Stressed out Soils: A Conversation with Jane Lucas
Healthy soils produce the majority of our food supply, buffer extreme weather, and safeguard water resources. Yet we are losing fertile soil much faster than it can be replaced.
Jane Lucas studies microbial communities, which exist in nearly every environment and play a key role in nutrient cycling. These tiny and abundant microorganisms help fertilize plants and recycle organic debris, with important implications for agriculture and ecosystem health. Lucas is working to uncover the hidden complexity of microbial life, primarily in soils, from tropical forests to farmlands around the world. A central question: How are people impacting the composition and function of microbial communities?
Lucas’ current research is investigating how livestock practices shape antibiotic resistance. Antibiotics given to livestock inject biologically active compounds into the environment – with unknown consequences. Using field studies and new molecular tools, Lucas is examining how livestock antibiotics affect soil microbes, soil carbon storage, nitrogen cycling, and the rise of antibiotic resistance.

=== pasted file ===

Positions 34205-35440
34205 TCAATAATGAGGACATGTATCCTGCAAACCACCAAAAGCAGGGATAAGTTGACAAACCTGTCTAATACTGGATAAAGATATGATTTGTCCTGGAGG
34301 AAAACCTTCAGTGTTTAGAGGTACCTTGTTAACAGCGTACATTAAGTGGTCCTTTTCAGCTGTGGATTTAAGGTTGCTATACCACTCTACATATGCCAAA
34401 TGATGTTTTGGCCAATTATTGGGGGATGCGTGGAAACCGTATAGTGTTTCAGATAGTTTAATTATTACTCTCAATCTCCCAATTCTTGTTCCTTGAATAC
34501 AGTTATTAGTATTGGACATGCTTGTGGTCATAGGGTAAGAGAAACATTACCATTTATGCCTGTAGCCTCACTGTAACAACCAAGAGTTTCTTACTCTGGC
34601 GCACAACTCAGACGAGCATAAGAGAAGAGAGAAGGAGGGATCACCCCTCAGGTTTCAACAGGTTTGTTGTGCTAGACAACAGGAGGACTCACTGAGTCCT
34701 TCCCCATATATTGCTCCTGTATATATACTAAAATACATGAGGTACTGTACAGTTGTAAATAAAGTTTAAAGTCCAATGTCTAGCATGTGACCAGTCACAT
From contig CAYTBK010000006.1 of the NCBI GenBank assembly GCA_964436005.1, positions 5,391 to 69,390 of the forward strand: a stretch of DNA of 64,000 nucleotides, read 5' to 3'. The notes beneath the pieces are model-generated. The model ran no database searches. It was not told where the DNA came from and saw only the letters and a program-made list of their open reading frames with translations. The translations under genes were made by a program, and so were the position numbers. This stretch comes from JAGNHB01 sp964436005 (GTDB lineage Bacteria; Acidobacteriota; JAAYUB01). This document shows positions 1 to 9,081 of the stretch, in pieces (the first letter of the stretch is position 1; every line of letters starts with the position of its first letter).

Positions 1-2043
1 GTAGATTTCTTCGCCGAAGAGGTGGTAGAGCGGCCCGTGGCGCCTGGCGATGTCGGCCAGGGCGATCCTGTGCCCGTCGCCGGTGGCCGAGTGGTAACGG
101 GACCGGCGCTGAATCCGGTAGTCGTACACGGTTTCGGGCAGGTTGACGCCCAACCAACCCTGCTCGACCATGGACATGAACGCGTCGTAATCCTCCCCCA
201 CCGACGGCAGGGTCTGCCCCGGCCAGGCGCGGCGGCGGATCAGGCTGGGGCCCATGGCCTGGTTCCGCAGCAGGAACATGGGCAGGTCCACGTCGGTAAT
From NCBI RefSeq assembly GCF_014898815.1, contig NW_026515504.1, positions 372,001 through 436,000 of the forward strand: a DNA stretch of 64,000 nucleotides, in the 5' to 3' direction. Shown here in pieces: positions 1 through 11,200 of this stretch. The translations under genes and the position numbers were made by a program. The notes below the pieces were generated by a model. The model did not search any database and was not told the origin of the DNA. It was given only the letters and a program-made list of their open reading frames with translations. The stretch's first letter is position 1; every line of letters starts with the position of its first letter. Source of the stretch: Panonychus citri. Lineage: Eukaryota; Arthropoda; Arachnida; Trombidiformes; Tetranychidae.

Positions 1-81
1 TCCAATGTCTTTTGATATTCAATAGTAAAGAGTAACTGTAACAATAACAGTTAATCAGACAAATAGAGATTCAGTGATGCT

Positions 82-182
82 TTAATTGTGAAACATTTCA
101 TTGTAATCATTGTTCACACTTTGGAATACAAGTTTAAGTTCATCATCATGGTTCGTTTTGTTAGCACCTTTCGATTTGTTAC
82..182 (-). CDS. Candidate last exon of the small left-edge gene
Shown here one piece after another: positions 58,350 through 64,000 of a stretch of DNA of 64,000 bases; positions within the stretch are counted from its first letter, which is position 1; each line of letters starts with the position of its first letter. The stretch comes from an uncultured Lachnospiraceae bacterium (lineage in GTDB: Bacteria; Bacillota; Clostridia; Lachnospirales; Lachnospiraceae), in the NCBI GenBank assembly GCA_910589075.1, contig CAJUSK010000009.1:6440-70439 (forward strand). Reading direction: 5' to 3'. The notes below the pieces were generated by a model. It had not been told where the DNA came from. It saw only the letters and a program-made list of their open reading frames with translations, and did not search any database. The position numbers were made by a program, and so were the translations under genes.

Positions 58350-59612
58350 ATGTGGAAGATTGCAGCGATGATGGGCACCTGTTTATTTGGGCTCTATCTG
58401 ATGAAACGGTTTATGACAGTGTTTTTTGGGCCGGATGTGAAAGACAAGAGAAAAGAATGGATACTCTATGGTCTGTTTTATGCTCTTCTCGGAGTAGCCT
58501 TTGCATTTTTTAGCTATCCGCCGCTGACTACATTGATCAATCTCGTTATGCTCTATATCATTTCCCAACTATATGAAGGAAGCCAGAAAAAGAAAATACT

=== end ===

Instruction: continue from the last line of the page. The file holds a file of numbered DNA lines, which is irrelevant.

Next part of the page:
The ‘One Health’ approach is central to Lucas’ work. This is the idea that agriculture, the environment, and public health are inextricably linked. Lucas aims to work with farmers and government agencies to encourage sustainable agricultural practices that support healthy ecosystems and meet global food demands.
Before coming to Cary, Lucas completed a USDA Postdoctoral Fellowship at the University of Idaho. She received her PhD in ecology and evolutionary biology at the University of Oklahoma, where she studied how nutrient availability and antibiotics influence tropical soil communities. Past work has looked at how antifungal and antibacterial compounds affect decomposition in soils, and how activities of a tropical ant impact microorganisms and nutrient cycling in its environment.